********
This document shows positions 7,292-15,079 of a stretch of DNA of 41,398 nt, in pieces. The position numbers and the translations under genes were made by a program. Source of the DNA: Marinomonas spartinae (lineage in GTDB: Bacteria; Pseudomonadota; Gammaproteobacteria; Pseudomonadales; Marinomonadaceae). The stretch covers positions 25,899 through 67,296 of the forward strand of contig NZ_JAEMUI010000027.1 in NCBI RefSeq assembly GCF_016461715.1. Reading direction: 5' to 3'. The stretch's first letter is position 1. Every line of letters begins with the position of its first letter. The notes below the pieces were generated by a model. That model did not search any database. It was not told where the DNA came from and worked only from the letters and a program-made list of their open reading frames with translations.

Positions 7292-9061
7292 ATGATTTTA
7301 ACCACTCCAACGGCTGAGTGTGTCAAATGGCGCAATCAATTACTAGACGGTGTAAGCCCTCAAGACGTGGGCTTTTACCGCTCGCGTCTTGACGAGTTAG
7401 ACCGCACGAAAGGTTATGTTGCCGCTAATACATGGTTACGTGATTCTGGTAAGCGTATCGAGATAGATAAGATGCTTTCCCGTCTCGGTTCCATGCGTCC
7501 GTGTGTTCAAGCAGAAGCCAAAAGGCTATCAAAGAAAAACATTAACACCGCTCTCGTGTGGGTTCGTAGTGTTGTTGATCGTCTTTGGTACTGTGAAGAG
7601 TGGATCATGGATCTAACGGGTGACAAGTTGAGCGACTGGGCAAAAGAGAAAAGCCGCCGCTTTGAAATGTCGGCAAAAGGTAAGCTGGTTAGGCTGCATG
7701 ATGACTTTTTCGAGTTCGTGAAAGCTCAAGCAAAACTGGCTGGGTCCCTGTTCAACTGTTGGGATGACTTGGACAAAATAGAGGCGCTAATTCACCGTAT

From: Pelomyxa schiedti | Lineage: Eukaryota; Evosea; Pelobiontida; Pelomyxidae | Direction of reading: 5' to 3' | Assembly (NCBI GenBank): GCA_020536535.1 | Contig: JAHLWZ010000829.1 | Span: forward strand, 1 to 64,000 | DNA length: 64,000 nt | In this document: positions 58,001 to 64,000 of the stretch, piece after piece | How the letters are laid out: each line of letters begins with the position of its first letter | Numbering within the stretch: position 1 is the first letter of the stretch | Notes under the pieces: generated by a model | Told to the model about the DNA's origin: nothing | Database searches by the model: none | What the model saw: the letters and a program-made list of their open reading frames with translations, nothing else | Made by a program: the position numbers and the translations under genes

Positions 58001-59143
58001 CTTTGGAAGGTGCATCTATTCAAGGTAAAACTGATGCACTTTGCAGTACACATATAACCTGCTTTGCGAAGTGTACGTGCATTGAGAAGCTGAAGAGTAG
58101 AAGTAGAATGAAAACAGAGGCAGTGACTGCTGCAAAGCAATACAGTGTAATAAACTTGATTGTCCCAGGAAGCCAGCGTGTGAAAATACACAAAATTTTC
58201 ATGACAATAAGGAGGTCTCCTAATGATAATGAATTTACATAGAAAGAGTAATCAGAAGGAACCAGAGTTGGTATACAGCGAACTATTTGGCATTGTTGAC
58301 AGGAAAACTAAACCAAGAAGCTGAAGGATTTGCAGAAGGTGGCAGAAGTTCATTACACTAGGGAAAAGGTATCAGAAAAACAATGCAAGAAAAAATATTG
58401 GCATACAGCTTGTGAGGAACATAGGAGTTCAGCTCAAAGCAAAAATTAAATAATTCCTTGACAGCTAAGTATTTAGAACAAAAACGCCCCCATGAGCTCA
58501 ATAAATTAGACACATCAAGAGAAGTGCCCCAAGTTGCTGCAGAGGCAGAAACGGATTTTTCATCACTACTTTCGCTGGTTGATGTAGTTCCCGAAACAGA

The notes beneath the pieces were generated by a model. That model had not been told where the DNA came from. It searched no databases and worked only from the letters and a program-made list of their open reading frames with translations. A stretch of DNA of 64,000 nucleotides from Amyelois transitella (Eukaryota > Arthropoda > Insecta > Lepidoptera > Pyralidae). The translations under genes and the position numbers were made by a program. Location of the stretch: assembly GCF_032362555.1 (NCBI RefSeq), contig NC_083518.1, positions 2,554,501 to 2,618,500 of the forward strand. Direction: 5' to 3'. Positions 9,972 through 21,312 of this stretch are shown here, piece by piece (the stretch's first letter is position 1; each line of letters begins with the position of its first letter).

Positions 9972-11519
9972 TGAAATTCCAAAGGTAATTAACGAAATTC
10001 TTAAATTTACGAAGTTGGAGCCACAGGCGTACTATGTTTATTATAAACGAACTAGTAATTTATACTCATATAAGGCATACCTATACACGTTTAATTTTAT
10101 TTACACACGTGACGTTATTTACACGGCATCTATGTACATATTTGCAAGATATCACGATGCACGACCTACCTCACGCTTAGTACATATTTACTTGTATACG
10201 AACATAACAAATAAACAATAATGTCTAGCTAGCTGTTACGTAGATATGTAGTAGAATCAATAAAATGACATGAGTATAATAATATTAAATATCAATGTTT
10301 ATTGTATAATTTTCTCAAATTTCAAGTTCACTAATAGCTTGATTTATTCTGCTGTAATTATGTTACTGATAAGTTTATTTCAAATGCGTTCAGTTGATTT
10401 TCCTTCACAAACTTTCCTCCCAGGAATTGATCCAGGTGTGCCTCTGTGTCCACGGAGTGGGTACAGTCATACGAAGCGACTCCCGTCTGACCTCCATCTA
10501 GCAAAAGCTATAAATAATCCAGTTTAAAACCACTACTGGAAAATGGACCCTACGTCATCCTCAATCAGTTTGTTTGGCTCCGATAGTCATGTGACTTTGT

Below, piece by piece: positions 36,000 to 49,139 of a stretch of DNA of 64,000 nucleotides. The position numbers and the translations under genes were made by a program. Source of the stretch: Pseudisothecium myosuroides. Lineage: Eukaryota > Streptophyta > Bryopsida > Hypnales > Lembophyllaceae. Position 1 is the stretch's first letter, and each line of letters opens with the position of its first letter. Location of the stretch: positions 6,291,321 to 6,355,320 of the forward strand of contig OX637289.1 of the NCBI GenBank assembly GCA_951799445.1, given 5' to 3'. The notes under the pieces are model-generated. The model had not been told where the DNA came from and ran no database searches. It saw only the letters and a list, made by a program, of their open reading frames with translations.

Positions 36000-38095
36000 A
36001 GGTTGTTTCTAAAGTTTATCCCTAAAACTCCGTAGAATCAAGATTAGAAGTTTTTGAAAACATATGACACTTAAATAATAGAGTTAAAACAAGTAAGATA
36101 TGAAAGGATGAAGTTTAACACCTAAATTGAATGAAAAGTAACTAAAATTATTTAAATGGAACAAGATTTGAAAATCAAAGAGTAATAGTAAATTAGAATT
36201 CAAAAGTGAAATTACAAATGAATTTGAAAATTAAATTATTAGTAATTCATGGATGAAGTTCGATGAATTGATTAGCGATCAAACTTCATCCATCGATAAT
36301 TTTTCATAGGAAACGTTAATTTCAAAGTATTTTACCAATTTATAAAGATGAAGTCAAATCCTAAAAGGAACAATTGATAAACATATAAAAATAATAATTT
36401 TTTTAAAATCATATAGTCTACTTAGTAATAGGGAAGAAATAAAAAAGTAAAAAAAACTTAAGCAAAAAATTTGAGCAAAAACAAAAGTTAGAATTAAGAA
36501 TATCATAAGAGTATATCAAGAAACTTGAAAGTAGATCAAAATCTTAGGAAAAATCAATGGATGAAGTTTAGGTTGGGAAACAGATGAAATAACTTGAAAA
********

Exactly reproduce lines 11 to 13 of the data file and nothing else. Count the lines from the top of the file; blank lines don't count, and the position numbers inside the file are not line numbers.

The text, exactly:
58001 CTTTGGAAGGTGCATCTATTCAAGGTAAAACTGATGCACTTTGCAGTACACATATAACCTGCTTTGCGAAGTGTACGTGCATTGAGAAGCTGAAGAGTAG
58101 AAGTAGAATGAAAACAGAGGCAGTGACTGCTGCAAAGCAATACAGTGTAATAAACTTGATTGTCCCAGGAAGCCAGCGTGTGAAAATACACAAAATTTTC
58201 ATGACAATAAGGAGGTCTCCTAATGATAATGAATTTACATAGAAAGAGTAATCAGAAGGAACCAGAGTTGGTATACAGCGAACTATTTGGCATTGTTGAC